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Brexit: local leadership on the front line

Martin Ellender Martin Ellender

Much attention has been paid to how big businesses are preparing for Brexit, including by restructuring their operations and moving assets and people across borders. There has been far less attention in the national media on how local public services are preparing, even though the impact for most citizens may be far more tangible.

Unlike most big businesses, local authorities do not have the option of upping sticks or radically shifting their focus. They have a statutory duty to provide essential local services and provide a safety net for the most vulnerable within their areas. They also have a direct financial stake in the health of their local economies. Whatever the impact of Brexit, local public services are going to be first responders.

Preparations for Brexit have been quietly intensifying in town halls across the country. We have been fortunate to work with a wide range of forward-thinking local partnerships to help them consider risks, opportunities and key actions. We recognise the difficulty of planning in what continues to be a highly volatile and uncertain context, but would urge all public sector bodies to embrace a pragmatic 'hope for the best and plan for the worst' approach, framing contingency plans around a 'No Deal' outcome.

We have found it helpful to focus on three key areas – public sector organisations themselves, key services and suppliers and finally the places they serve. Here’s a brief summary of the issues that are coming up:

Organisations

  • Engaging non-EEA nationals within the workforce to ensure they understand their residency rights and are not receiving incorrect information from other sources
  • Loss of access to key EU databases on policing and trading standards and changes to data sharing arrangements
  • Uncertainty around continuation of EU funding beyond 2020 and the implementation of the UK Shared Prosperity Fund.

Services and suppliers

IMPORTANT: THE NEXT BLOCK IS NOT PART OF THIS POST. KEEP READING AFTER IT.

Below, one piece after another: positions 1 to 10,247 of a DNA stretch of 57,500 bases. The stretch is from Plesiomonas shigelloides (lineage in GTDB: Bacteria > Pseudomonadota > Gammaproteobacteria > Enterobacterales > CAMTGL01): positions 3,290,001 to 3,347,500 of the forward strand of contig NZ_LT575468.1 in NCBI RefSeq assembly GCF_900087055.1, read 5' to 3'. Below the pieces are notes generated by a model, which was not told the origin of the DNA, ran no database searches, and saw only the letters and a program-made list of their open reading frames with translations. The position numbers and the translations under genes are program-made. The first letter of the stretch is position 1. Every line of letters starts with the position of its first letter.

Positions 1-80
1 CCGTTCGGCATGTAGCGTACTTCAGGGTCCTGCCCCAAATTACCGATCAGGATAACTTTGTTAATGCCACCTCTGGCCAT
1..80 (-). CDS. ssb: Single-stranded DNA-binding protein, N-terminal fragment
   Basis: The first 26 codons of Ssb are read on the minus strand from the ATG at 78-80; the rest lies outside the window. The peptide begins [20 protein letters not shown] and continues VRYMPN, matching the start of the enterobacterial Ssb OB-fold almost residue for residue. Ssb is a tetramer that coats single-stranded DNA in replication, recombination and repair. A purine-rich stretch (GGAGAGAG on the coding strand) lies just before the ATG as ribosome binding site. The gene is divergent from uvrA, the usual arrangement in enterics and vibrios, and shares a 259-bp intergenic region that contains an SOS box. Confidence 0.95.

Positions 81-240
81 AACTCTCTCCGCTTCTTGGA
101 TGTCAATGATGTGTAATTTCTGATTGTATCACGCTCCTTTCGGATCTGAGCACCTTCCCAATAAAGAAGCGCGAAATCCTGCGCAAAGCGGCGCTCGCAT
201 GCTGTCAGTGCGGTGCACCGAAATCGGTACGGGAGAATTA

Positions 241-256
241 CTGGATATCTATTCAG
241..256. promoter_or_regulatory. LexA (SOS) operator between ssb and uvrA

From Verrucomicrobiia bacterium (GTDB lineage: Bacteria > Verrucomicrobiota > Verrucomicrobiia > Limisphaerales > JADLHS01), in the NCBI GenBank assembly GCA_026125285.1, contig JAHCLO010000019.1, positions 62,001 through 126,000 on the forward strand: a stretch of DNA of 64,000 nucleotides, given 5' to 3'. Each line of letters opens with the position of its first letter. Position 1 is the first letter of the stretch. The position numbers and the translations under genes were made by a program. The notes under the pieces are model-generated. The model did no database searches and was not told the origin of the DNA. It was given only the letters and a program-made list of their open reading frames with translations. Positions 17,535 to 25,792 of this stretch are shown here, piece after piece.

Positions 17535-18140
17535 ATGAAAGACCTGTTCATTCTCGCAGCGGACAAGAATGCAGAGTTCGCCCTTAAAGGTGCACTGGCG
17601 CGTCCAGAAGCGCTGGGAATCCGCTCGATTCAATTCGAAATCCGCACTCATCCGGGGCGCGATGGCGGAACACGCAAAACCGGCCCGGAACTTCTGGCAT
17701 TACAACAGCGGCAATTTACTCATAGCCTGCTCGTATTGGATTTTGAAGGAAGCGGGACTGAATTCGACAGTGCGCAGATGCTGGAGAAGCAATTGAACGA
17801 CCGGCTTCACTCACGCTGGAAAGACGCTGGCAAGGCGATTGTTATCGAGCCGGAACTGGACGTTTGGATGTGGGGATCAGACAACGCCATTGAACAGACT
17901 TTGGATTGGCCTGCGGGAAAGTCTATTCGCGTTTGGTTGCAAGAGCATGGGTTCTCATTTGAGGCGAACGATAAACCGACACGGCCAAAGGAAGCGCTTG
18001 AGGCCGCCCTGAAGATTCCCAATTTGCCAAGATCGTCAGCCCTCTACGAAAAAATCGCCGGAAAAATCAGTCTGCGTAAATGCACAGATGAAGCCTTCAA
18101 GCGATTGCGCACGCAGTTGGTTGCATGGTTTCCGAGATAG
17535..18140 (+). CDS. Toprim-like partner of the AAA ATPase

• Engaging with key suppliers to assess their risk profiles and resilience
  • Dealing with the immediate strain on key services such as social care and trading standards
  • Potential disruption to live procurement activities and uncertainty around the national procurement rulebook post OJEU.

Place

  • Considering scenarios for economic shock, the associated social impact in the short, medium and long-term and the potential impact on local authority financial resilience
  • Potential impacts on major local employers, key infrastructure investment programmes and transport improvements
  • Civil contingencies and providing reassurance and support to residents and businesses.

Of course there is always opportunity in a crisis. Many of the areas we are working with want to discuss with HM government how they can contribute to a successful departure from the EU in return for devolution of powers and budgets, while also marketing their local economies as open for business globally. Brexit has galvanised place-based partnerships, bringing out the best in local public service leaders as they work pragmatically together to develop a collective response on behalf of their communities and businesses.

For further information on how we can support your organisation or your partnership with preparations for Brexit, contact Martin Ellender.

Read our Brexit insight and guidance

Consider the potential impacts and opportunities it will create for your organisation